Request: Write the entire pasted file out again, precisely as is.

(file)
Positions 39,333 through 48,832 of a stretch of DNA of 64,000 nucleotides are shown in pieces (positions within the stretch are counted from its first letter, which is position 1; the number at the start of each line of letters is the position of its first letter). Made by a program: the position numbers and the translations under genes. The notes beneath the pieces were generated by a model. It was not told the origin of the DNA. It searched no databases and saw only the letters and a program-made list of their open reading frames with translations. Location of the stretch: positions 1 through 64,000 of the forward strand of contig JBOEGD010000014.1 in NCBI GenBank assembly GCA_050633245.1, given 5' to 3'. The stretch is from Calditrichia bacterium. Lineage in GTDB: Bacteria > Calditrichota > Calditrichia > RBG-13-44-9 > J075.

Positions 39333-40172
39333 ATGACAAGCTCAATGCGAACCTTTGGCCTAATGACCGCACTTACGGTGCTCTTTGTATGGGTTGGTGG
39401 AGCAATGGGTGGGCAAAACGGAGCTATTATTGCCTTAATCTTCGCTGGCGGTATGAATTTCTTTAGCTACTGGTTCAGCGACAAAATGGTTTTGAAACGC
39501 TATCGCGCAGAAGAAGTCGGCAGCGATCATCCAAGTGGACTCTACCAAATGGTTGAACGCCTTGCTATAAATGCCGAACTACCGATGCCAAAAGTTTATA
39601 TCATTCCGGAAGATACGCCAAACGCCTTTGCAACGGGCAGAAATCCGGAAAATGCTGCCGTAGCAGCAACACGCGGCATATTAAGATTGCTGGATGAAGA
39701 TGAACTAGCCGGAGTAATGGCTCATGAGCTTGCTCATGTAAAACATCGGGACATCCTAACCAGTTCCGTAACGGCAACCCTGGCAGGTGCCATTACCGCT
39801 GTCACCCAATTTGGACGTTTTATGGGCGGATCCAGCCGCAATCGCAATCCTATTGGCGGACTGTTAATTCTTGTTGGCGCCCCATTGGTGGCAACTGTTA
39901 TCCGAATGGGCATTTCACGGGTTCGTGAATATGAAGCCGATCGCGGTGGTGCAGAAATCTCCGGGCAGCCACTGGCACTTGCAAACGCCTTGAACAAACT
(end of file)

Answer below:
Positions 39,333 through 48,832 of a stretch of DNA of 64,000 nucleotides are shown in pieces (positions within the stretch are counted from its first letter, which is position 1; the number at the start of each line of letters is the position of its first letter). Made by a program: the position numbers and the translations under genes. The notes beneath the pieces were generated by a model. It was not told the origin of the DNA. It searched no databases and saw only the letters and a program-made list of their open reading frames with translations. Location of the stretch: positions 1 through 64,000 of the forward strand of contig JBOEGD010000014.1 in NCBI GenBank assembly GCA_050633245.1, given 5' to 3'. The stretch is from Calditrichia bacterium. Lineage in GTDB: Bacteria > Calditrichota > Calditrichia > RBG-13-44-9 > J075.

Positions 39333-40172
39333 ATGACAAGCTCAATGCGAACCTTTGGCCTAATGACCGCACTTACGGTGCTCTTTGTATGGGTTGGTGG
39401 AGCAATGGGTGGGCAAAACGGAGCTATTATTGCCTTAATCTTCGCTGGCGGTATGAATTTCTTTAGCTACTGGTTCAGCGACAAAATGGTTTTGAAACGC
39501 TATCGCGCAGAAGAAGTCGGCAGCGATCATCCAAGTGGACTCTACCAAATGGTTGAACGCCTTGCTATAAATGCCGAACTACCGATGCCAAAAGTTTATA
39601 TCATTCCGGAAGATACGCCAAACGCCTTTGCAACGGGCAGAAATCCGGAAAATGCTGCCGTAGCAGCAACACGCGGCATATTAAGATTGCTGGATGAAGA
39701 TGAACTAGCCGGAGTAATGGCTCATGAGCTTGCTCATGTAAAACATCGGGACATCCTAACCAGTTCCGTAACGGCAACCCTGGCAGGTGCCATTACCGCT
39801 GTCACCCAATTTGGACGTTTTATGGGCGGATCCAGCCGCAATCGCAATCCTATTGGCGGACTGTTAATTCTTGTTGGCGCCCCATTGGTGGCAACTGTTA
39901 TCCGAATGGGCATTTCACGGGTTCGTGAATATGAAGCCGATCGCGGTGGTGCAGAAATCTCCGGGCAGCCACTGGCACTTGCAAACGCCTTGAACAAACT